New research produces 400-year El Niño record and reveals astonishing change

El Niño record

Australian scientists have developed an innovative method using cores drilled from coral to produce a world first 400-year long seasonal record of El Niño events, a record that some in the field had described as impossible to extract.

The record published today in Nature Geoscience detects different types of El Niño and shows that the nature of El Niño events has changed in recent decades.

This understanding of El Niño events is vital because they produce extreme weather across the globe with particularly profound effects on precipitation and temperature extremes in Australia, South East Asia and the Americas.

The 400-year record revealed a clear change in El Niño types, with an increase of Central Pacific El Niño activity in the late 20th Century and suggested future changes of the strength of Eastern Pacific El Niños.

“Prior to this research, we did not know how frequently different types of El Niño occurred in past centuries,” said study co-author Dr Ben Henley, from the Monash School of Earth, Atmosphere and Environment, and the Centre of Excellence for Climate Extremes.

“Now we do,” he said.

“We are seeing more El Niños forming in the central Pacific Ocean in recent decades, which is unusual relative to the past 400 years,” said lead author Dr Mandy Freund, who completed the work as a PhD student at the Centre of Excellence for Climate Extremes at Melbourne University.

“There are even some early hints that the much stronger Eastern Pacific El Niños, like those that occurred in 1997/98 and 2015/16 may be growing in intensity,” said Dr Freund.

This result was drawn out of information about past climate from coral cores spanning the Pacific Ocean. It was made possible because coral cores - like tree rings – have centuries-long growth patterns and contain isotopes that can tell us a lot about the climate of the past. However, until now, they had not been used at a seasonal time resolution to detect the different types of El Niño events.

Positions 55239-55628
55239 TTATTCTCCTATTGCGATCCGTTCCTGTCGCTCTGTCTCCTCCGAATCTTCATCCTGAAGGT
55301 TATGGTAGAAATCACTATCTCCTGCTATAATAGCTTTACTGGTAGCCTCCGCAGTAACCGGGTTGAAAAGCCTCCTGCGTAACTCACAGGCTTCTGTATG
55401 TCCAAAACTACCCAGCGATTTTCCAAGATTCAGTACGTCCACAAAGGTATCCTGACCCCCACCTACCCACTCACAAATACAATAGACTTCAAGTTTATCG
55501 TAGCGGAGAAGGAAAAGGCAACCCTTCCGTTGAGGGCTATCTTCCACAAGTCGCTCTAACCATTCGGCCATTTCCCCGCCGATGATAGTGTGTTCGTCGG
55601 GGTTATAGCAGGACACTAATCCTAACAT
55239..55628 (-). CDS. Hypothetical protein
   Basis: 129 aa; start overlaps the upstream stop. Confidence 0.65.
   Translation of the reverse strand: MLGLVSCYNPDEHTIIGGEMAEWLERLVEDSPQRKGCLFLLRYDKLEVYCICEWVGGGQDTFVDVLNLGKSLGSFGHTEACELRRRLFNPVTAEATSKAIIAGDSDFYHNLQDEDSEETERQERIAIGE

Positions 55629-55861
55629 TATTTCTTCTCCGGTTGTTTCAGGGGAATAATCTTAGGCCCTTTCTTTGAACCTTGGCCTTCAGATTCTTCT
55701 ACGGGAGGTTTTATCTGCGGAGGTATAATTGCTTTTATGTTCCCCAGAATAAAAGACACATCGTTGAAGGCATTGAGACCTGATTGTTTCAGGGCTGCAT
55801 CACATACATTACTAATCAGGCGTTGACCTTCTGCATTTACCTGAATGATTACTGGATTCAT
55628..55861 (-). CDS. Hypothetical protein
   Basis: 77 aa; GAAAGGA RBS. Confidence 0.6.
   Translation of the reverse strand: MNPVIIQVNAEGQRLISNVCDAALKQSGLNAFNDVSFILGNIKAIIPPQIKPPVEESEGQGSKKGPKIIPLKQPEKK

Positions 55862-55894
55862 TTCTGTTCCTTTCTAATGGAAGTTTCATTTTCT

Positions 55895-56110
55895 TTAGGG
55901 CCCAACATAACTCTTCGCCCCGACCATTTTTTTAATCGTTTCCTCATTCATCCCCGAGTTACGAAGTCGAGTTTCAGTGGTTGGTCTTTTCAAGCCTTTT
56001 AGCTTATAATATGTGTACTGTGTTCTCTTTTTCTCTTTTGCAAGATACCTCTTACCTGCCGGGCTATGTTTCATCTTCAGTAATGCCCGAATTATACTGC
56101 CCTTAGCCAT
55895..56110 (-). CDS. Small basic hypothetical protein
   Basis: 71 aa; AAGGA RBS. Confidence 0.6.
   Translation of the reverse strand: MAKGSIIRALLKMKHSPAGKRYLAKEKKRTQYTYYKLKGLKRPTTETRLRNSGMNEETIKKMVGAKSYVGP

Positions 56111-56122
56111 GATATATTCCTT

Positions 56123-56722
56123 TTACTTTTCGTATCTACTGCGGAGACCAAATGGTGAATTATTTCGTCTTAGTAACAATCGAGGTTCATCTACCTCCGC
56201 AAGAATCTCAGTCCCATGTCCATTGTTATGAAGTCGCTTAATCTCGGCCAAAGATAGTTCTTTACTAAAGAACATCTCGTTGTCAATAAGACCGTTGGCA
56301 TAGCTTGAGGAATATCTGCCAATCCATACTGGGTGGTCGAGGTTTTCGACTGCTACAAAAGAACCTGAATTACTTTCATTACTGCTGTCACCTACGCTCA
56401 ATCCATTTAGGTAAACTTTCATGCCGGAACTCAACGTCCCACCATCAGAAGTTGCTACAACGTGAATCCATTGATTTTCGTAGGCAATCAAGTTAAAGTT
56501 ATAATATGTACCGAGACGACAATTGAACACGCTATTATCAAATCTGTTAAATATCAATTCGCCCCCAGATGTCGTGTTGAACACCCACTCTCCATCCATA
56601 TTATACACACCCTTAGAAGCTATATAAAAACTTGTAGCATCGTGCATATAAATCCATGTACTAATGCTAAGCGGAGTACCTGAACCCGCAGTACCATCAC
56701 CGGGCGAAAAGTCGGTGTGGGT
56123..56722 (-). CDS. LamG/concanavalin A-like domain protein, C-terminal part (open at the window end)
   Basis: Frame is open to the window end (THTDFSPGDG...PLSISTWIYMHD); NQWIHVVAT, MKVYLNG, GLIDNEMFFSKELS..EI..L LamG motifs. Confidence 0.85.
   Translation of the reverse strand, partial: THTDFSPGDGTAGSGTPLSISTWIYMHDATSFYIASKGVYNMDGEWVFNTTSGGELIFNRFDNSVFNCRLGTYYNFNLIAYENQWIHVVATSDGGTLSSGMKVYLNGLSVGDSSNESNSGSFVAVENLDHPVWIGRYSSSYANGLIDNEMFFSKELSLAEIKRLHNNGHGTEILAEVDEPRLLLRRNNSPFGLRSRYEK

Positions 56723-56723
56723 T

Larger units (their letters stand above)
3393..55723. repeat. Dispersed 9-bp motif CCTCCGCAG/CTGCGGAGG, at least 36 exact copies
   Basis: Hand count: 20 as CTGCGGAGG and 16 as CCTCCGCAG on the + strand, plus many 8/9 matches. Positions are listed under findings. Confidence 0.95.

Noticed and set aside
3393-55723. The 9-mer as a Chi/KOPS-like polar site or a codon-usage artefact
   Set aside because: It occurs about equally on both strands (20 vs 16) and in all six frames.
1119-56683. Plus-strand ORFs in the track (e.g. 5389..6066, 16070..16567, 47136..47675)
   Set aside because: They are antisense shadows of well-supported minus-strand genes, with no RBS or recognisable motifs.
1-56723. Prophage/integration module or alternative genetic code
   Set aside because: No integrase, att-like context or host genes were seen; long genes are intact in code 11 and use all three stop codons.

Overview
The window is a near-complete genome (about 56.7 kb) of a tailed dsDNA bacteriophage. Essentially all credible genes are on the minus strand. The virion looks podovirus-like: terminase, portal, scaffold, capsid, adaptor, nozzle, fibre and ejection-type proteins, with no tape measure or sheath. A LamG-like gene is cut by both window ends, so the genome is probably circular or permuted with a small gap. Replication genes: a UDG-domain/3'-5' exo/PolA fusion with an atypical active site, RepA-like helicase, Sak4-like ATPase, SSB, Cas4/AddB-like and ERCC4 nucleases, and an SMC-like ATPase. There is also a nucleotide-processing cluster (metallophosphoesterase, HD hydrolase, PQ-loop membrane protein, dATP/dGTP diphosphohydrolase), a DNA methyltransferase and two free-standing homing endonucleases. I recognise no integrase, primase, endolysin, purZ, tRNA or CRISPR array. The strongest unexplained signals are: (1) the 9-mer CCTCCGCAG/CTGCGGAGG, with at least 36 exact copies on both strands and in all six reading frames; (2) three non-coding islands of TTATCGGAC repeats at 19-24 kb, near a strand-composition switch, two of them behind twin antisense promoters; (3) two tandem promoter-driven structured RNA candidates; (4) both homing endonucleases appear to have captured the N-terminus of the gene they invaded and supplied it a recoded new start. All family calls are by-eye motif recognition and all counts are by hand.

This meant El Niño researchers were constrained by what they could say about El Niño behaviour because the instrumental record was too short and it was hard to judge whether or not recent decadal changes were exceptional.

The key to unlocking the El Niño record was the understanding that coral records contained enough information to identify seasonal changes in the tropical Pacific Ocean. However, using coral records to reconstruct El Niño history at a seasonal timescale had never been done before and in fact many people working in the field considered it a major challenge.

It was only after Dr Freund took her innovative approach to a team of climate scientists and coral experts: Dr Ben Henley, Professor David Karoly, Associate Professor Helen McGregor, Associate Professor Nerilie Abram, and Dr Dietmar Dommenget that they were able to proceed with the idea.

While the approach was considered challenging, leading Australian experts on past corals said that, while the approach might be unconventional, it was worth a shot.

After carefully refining the technique to reconstruct the signature of El Niño in space and time using new machine learning techniques, the scientists were able to compare recent coral results with the instrumental record. Dr Freund found a strong agreement between the coral cores and recorded events. This confirmation allowed the team to extend the record back in time.

The researchers found there has been an unprecedented increase in the number of El Niños forming in the central Pacific over the past 30 years, compared to all 30 year periods in the past 400 years.

At the same time the stronger Eastern Pacific El Niños were the most intense El Niño events, according to both the 100-year long instrumental record and the 400-year long coral record.

As a result, Australian researchers have produced a world-first seasonal El Niño record extending 400 years and a new methodology that will likely be the basis for future climate research.

“The El Niño phenomenon is one of the most important features of global climate, and changes to its behaviour have very serious implications for weather patterns and extreme events around the world,” said Dr Henley.

“This gives us a new window into El Niño behaviour and an opportunity to further explore how global warming may change El Niño in the future, including what this means for future weather and climate extremes,” he said.

Contacts

  • Mandy Freund (+61 403 802 357)
  • Benjamin Henley (+61 404 278 355)

Further information:
Silvia Dropulich
Marketing, Media & Communications Manager, Monash Science
T: +61 3 9902 4513 M: +61 (0) 0435138743
Email: silvia.dropulich@monash.edu